camp– {open field}: aide-de-camp, camp, campaign, camper, campfire, campground, Campobello, campus, decamp Span. campo, campesino same as champ– || From L campus : level space, open field

can–1 {reed, cane, tube, rod, measuring rod}: canal, canasta, cane, canister, canneloni, cannon, cannula, canon, canonical, canonize, canyon, Cape Canaveral || From L canna : reed, reedpipe From Gr kanna : reed

can–2 {dog}: canaille, canary, Canary Islands, Canicula, canicular, canine, Canis (Major, Minor) || From L canis : dog, hound

can–3 {duck}: canard, cancan || From Fr canard : duck, hoax; can-can From uncertain, possibly children’s word for duck

cand– {to burn, shining, white}: Candace, candelabra, candid, candidate, Candide, candle, candor, incandescent incendiary same as cens–2 || From L candēre : to be of shining white, to shine To candēla : candle; To candidus : shining white; candor : white color, luster From IE *kand– : to shine

cant–1 {corner, edge, angle}: cant (corner, tilt, slant), canteen, canthook, canthus, cantina, cantle, canton, cantonment, decant, decanter, epicanthus || From ME & OFr cant : corner, angle, edge From LL cantus : iron tire of a wheel From Celt

cant–2 {to sing, to chant}: cant (speech), cantata, canticle, canto, cantor, descant, incantation, recant same as cent–2, chant– Sp. cantar || From L cantus : song, poetry From cantare : to sing or play music From freq. of canere (pp. cantum) : to sing or play To cantor : singer, player

cap–1 {to take, to seize}: capable, capacity, capstan, captivate, captive, caption, captor, capture, incapacitate, mercaptan catch same as ceit–, ceiv–, cept–, cip–, cup–1 see also capacit–, cas–3, chas– || From L capere (pp. captum) : to take, to seize, to catch To freq. captare : to seize, to lay hold of, to hunt To captūra : a capture From IE *kap– : to grasp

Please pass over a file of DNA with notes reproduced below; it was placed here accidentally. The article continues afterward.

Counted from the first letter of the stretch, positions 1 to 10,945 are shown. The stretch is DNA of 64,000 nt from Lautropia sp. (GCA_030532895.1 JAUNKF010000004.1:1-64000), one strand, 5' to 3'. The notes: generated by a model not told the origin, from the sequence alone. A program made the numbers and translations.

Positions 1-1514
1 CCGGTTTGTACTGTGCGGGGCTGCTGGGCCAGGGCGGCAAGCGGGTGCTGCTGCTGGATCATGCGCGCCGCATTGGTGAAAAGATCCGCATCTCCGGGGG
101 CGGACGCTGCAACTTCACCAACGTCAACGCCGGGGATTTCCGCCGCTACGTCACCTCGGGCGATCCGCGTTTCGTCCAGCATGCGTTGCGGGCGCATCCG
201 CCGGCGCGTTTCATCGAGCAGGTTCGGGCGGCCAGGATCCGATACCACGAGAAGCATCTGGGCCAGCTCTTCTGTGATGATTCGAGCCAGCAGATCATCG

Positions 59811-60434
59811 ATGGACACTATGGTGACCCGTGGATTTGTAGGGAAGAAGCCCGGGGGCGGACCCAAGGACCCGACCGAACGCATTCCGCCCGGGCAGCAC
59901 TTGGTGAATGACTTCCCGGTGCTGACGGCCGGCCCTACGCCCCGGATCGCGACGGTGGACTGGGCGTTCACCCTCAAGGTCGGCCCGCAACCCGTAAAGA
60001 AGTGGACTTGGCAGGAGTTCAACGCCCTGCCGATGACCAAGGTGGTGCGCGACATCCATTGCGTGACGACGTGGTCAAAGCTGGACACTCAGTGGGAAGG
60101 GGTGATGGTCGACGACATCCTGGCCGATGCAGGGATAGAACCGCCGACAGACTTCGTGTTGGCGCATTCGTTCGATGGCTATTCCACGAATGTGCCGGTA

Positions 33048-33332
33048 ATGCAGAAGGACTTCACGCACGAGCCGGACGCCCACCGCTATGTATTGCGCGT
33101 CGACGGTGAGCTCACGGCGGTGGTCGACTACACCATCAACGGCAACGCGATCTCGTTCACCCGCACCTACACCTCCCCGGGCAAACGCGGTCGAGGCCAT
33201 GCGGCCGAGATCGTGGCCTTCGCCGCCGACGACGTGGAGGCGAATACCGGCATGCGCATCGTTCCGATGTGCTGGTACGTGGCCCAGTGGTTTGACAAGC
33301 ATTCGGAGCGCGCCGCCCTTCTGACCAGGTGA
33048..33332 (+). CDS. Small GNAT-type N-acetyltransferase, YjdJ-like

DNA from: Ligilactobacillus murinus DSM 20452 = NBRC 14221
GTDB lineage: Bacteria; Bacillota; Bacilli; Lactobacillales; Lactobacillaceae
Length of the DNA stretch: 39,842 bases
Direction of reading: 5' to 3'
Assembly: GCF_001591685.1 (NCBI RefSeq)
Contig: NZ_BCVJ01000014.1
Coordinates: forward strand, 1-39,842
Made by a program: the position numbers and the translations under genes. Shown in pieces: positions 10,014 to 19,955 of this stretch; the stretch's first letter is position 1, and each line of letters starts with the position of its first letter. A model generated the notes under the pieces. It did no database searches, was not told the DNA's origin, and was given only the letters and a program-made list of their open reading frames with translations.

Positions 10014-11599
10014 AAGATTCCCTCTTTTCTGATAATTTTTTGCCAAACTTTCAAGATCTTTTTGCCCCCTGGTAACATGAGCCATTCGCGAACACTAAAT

cap–2 {head}: cap-à-pie, cape (headland), capo, caporal, caprice, madcap, recap corporal (military rank) same as cap–3, capit–, ceps–, chap–, chief–, cipit– || From L caput (gen. capitis) : head (of the body, of a group or organization, of an object, etc.) From

cap–3 {head covering, cape, cloak}: cap, caparison, cape (garment), capote, cappuccino, capuche, Capuchin, escapade, escape, escapement cope (vestment) same as cap–2, capit–, chap–, chief– || From L caput (gen. capitis) : head (of the body, of a group or organization, of an object, etc.) From

capacit– {to take, to receive, to hold}: capacious, capacitance, capacitive, capacitor, capacity, incapacitate see also cap–1 || From L capacis, gen. of capax : able to hold much, broad, capacious From L capere : to take

capill– {hair}: capillaceous, capillarity, capillary, capillitium see also chevel– || From L capillus : hair

capit– {head}: capital, capitalism, capitation, Capitol, capitulate, decapitate, per capita, recapitulate captain, chapter same as cap–2, cap–3, ceps–, chap–, chief–, cipit– || From L caput (gen. capitis) : head (of the body, of a group or organization, of an object, etc.) To capitālis : of the head, of life, of that which imperils a man’s life, deadly, mortal From